Solutions for some SSH problems

SSH (Secure Shell) is one of the most useful tools in the Unix arsenal. It provides a secure way of logging in and connecting to a remote server, allowing users to access and control the remote system through the network.

This article will enumerate some of the common SSH use cases and potential problems as well as solutions for each.

Passwordless SSH

Normally, when you SSH to a remote server, you will be required to enter your password to that server:

~$ ssh [email protected]
Password:

If you are running automated scripts like Capistrano that needs SSH access to a remote system, this can pose a problem as it pauses the execution of your script. To solve this or if you just get tired of providing your password every time you SSH, then its time to utilize SSH public keys.

Public keys are used to identify your system with the remote system you are logging into. First you need to generate your public key using this command:

ssh-keygen -t rsa

~$ ssh-keygen -t rsa
Generating public/private rsa key pair.
Enter file in which to save the key (/home/marvs/.ssh/id_rsa): 
Enter passphrase (empty for no passphrase): 
Enter same passphrase again: 
Your identification has been saved in /home/marvs/.ssh/id_rsa.
Your public key has been saved in /home/marvs/.ssh/id_rsa.pub.
The key fingerprint is:
5b:ee:0a:c6:46:4e:3f:ed:27:38:8c:74:55:4d:93:78 [email protected]

You can press Enter for every prompt in the process and it should be ok. This will generate the public key in:

/home/USERNAME/.ssh/id_rsa.pub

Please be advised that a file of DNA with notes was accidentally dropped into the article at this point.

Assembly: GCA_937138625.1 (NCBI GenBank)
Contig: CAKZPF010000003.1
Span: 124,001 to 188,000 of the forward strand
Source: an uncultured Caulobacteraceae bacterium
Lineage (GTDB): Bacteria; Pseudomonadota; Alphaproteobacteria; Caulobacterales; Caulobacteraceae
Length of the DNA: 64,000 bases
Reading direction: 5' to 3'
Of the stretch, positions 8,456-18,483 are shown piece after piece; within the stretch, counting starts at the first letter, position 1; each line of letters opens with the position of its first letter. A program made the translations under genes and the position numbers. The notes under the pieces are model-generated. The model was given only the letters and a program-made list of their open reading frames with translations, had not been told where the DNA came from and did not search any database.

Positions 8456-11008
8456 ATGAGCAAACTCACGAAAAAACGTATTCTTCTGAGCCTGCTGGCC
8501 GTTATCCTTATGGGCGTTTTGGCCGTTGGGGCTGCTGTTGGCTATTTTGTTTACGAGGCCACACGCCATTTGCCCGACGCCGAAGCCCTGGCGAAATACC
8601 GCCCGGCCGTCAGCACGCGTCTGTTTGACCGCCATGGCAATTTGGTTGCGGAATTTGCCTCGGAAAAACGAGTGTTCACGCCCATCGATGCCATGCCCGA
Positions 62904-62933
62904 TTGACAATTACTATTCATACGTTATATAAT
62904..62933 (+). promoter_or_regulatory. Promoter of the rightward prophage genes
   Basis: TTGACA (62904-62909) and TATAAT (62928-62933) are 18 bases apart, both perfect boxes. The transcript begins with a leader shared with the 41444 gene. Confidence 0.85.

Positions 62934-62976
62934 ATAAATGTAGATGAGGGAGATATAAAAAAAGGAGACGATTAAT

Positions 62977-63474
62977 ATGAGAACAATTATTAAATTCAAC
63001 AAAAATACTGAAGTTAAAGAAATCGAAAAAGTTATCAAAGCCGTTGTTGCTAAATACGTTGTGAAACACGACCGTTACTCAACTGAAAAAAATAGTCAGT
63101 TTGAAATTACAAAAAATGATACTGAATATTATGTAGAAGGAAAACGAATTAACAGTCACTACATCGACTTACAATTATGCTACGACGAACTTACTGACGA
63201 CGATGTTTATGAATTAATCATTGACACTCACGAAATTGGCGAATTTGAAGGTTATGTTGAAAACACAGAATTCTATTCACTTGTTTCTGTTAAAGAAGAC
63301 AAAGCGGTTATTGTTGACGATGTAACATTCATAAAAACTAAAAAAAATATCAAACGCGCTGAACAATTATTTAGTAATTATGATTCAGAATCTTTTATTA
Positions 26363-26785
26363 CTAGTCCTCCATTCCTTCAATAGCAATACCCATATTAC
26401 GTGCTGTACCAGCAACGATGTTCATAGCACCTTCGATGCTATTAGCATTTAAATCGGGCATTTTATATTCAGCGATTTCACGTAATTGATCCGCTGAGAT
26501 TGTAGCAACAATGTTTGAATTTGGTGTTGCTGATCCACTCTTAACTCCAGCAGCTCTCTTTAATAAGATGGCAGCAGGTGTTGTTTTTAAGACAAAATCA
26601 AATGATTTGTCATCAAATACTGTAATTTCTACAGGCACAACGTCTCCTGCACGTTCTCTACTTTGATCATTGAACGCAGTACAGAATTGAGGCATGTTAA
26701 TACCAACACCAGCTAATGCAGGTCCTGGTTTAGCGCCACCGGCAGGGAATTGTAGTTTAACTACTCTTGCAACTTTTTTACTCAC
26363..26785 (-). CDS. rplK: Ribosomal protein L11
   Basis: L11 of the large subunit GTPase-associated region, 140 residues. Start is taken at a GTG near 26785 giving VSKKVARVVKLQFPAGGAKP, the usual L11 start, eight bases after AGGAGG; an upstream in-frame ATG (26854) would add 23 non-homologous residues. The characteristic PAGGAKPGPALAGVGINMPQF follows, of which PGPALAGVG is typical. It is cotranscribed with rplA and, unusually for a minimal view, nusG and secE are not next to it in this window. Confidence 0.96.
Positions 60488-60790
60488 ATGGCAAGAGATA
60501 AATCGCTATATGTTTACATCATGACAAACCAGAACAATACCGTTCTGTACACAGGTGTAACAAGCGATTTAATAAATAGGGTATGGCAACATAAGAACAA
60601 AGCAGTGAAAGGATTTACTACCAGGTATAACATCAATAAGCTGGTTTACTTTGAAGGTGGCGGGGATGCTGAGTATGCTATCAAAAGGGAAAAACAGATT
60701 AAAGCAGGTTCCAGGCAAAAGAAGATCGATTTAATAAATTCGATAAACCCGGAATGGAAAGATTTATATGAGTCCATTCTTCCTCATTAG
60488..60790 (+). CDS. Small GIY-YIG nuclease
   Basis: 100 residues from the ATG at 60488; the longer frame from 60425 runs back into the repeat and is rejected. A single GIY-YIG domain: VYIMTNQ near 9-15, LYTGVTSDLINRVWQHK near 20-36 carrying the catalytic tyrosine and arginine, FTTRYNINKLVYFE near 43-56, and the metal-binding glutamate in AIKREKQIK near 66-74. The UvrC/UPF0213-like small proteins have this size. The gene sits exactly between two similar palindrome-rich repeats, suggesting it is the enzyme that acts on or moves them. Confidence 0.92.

Then copy the generated key into the remote server’s authorized_keys file. SSH provides a convenience method for this (assuming you are connecting to the “REMOTE” server with username “marvs”:

ssh-copy-id -i [email protected]

You can also manually copy the key using SSH:

cat ~/.ssh/id_rsa.pub | ssh [email protected] "mkdir -p ~/.ssh && cat >> ~/.ssh/authorized_keys"

Which is basically a shortcut for:

[email protected]> scp ~/.ssh/id_rsa.pub [email protected]:~/[email protected]
[email protected]> ssh [email protected]
Password: windowphonebookchivas
[email protected]> mkdir -p .ssh
[email protected]> cat [email protected] >> ~/.ssh/authorized_keys
[email protected]> rm [email protected]

Now when you SSH to the remote server:

ssh [email protected]

It should no longer prompt you for a password given that you are using the local machine with the correct public key. If you re-generated your public keys, or if you want to use another machine, you will need to add the ~/.ssh/id_rsa.pub file again into the remote machine’s ~/.ssh/authorized_keys file.

Unable to SSH again

Let’s say you tried to SSH into a remote machine that you had access before, and then you are greeted by this message:

@@@@@@@@@@@@@@@@@@@@@@@@@@@@@@@@@@@@@@@@@@@@@@@@@@@@@@@@@@@
@    WARNING: REMOTE HOST IDENTIFICATION HAS CHANGED!     @
@@@@@@@@@@@@@@@@@@@@@@@@@@@@@@@@@@@@@@@@@@@@@@@@@@@@@@@@@@@
IT IS POSSIBLE THAT SOMEONE IS DOING SOMETHING NASTY!
Someone could be eavesdropping on you right now (man-in-the-middle attack)!
It is also possible that a host key has just been changed.

This means that the SSH keys of the remote server has changed for some reason, and your local machine can no longer recognize it. While the message looks scary, most of the time this is not as horrible as it looks.

To solve this, you just need to re-establish trust between your local machine and the remote machine. You will need to remove the key corresponding to the remote machine in your ~/.ssh/known_hosts file.